I apologize if there’s been some confusion about an air-quality blog I wrote a few weeks ago — remember the one about the “silver lining” during an ozone siege?
A few readers have asked how there could be a silver lining if there are more eight-hour breaches of the standard than last year. The silver lining — or good news — was that the air didn’t breach the one-hour standard.
Eight-hour is a much tougher standard, the average of eight one-hour readings. The one-hour standard refers to the peak reading during a one-hour period. They are quite different.
Now, let’s talk about comparing the eight-hour exceedence totals with last year’s totals. It’s a dangerous thing to do early in the season.
At the time of that blog item, there were 23 exceedences this year compared to 17 last year. So isn’t the air actually getting worse? Why didn’t I point that out in the item? Well, check it now, and you’ll see why it’s dangerous to jump to any conclusion right now.
There are 25 exceedences through this week, compared to 26 at this point last year. I was simply giving a running total in my blog item a few weeks ago.
One last thing. Improvement is a gradual thing in air quality, and the San Joaquin Valley is far from clean or healthy.
In summertime, the goal is eliminating ozone exceedences. Last year, the Valley had 105. Alongside South Coast Air Basin in the Southern California area, that’s the worst in the country.
But compare the numbers this year to 2003.
There were 38 exceedences at this point in 2003, and there had been a one-hour exceedence. During that period in 2003, I counted 17 days when the ozone concentration was above 100 parts per billion — an exceedence happens at 76.
This year, there have been 25 exceedences and only three days when ozone exceeded 100 parts per billion. Clearly, the air quality is improving, but not very quickly for many people.
Air-quality activists say the improvement comes partly because of the relocation of the Arvin air monitor in Kern County. That air monitor showed the most exceedences in the nation. The new one — two miles away — doesn’t record as many bad days.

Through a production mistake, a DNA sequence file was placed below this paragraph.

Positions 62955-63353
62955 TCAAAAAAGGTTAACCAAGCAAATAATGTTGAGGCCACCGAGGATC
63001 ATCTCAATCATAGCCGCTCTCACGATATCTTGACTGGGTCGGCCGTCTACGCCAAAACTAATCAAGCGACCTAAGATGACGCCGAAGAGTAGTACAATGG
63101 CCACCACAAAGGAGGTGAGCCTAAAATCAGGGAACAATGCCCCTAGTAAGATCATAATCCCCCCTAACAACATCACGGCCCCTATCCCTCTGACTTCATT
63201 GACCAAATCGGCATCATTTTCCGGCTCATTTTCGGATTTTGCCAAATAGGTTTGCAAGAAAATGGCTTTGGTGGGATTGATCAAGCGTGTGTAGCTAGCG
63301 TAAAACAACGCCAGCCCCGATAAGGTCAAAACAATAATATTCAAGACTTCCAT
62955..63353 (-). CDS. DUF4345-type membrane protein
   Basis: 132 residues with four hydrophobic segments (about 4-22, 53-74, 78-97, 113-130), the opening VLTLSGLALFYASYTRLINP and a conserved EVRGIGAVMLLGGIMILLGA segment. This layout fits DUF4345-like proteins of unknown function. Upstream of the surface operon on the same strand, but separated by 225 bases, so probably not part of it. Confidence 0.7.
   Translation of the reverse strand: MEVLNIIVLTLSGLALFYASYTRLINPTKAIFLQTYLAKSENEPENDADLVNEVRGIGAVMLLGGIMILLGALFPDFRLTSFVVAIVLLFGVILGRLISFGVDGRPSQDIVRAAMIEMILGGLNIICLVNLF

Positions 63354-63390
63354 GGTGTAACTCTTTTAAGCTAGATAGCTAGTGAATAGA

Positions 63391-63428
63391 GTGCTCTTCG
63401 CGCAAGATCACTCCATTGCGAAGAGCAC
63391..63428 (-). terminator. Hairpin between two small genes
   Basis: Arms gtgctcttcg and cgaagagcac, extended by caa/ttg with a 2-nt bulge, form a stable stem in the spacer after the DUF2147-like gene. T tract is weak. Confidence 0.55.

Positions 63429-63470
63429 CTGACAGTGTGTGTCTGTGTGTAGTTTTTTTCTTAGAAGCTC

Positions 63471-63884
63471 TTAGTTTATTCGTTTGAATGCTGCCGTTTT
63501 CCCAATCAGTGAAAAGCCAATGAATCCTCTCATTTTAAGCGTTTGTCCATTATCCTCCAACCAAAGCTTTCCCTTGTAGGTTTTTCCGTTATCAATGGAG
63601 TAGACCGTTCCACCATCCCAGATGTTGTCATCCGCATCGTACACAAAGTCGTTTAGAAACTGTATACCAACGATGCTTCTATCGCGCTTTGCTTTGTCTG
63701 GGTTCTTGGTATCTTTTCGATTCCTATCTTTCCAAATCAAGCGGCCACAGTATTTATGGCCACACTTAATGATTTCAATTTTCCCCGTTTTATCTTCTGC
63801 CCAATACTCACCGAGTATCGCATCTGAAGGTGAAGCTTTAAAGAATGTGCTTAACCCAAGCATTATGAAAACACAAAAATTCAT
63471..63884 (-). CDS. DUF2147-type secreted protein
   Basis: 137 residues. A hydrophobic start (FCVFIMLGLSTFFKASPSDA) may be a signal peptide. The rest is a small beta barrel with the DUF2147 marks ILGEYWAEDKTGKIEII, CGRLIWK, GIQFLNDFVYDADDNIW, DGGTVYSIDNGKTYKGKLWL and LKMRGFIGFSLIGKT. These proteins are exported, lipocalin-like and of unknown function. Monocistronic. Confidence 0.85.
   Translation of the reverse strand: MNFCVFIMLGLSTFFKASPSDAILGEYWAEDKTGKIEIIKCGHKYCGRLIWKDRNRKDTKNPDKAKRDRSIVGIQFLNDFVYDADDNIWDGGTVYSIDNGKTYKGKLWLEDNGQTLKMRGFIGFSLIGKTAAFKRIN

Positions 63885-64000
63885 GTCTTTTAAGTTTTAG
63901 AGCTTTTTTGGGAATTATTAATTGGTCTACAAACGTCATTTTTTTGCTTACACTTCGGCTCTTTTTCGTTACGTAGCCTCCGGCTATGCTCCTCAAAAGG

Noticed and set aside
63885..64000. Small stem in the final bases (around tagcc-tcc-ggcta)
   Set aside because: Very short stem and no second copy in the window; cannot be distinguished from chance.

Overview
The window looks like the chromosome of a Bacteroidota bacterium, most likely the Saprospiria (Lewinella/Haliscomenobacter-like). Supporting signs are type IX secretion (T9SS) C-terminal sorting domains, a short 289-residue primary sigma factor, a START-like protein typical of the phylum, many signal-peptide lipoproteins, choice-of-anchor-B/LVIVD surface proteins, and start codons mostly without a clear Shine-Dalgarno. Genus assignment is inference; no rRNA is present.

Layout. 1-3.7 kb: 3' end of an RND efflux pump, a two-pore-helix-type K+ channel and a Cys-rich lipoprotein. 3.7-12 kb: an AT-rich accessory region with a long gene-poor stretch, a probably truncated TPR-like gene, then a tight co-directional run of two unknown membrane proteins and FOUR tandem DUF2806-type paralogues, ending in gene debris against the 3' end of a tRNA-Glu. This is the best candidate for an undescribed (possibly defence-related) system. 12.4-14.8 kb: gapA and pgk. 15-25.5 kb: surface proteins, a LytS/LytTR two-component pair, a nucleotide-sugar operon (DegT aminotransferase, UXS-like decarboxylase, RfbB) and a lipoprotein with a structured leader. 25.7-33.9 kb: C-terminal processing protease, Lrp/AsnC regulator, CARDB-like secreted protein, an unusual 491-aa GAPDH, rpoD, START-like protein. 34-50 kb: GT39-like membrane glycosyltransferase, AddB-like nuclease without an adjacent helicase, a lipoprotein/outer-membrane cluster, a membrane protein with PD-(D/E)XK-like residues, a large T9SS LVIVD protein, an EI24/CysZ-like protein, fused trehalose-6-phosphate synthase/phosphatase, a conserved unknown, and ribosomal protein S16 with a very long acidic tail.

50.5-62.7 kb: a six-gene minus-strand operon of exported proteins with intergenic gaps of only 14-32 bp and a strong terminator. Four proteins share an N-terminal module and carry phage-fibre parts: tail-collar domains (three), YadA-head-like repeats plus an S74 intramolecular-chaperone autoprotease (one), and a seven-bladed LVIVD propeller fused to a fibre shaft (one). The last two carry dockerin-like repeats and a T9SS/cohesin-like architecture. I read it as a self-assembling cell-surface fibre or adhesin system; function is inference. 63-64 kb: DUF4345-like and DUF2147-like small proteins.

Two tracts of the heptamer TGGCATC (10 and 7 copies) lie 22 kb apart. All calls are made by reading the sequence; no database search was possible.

There are many other arguments about the improvement. I’ll leave that for the readers to comment.
I want to leave you with the clear message: A few weeks ago during record-breaking heat, the Valley didn’t exceed the one-hour standard, which is connected with a $29 million annual fine paid mostly by motorists here.
But the air still is a long way from the goal.
Update Tuesday, June 11:
The highest ozone peak in June so far has been in Sequoia National Park as dirty air has appeared over most of the San Joaquin Valley in hot, stagnant conditions. It happened Saturday afternoon.
The eight-hour federal ozone standard was exceeded for the first nine days of June, but there are two good pieces of news.
One, the ozone siege has backed off as the weather has cooled down.
And, two, the air didn’t exceed the one-hour federal ozone standard, which is connected to a $29 million annual dirty-air fine. The San Joaquin Valley Air Pollution Control District says there has been dramatic improvement over the last several years for that standard.
The Valley can end the $29 million penalty in the next season or so if the one-hour peaks remain below the federal threshold.
This summer, the district will continue education and alerts to encourage air-friendly behavior — such as refraining from idling when dropping off or picking up students.
This Valley tends to overload with ozone in hot, stagnant conditions. Chemicals from such sources as traffic and gasoline fumes cook into ozone. In those conditions, this region was an ozone oven for the first week of June.
How many days has the Valley exceeded the stricter, eight-hour federal standard and how does it compare to 2012? The California Air Resources Board web site shows 23 days this year, 17 at this point last year.
Parlier has highest ozone reading
Parlier, a city of about 12,000 in Fresno County, had the highest ozone peak over the last week or so, but dirty air has appeared over most of the San Joaquin Valley.
In hot, stagnant conditions, chemicals from such sources as traffic and gasoline fumes cook into ozone. The Valley was an ozone oven for the first week of June.
The Parlier peak was interesting because it happened between 10 a.m. and 11 a.m. on a Sunday. When a small town gets the Valley’s highest peak, I think about a huge plume of dirty air floating in from Fresno after rush-hour commute.
Was there a morning plume of pollutants from folks driving to church in Fresno and Clovis on that Sunday? Was there some kind of malfunction in the Parlier monitor?
I don’t know, but you can see the hourly readings climbed very early in the day. At 7 a.m., Parlier was already exceeding the federal eight-hour ozone threshold.
Elsewhere in the Valley, most monitors detected a bad-air buildup, but there were exceptions. Tracy, Modesto and Stockton didn’t exceed the threshold. Neither did Visalia.
How many days has the Valley exceeded the standard and how does it compare to 2012? The California Air Resources Board web site shows 20 days this year, 17 at this point last year.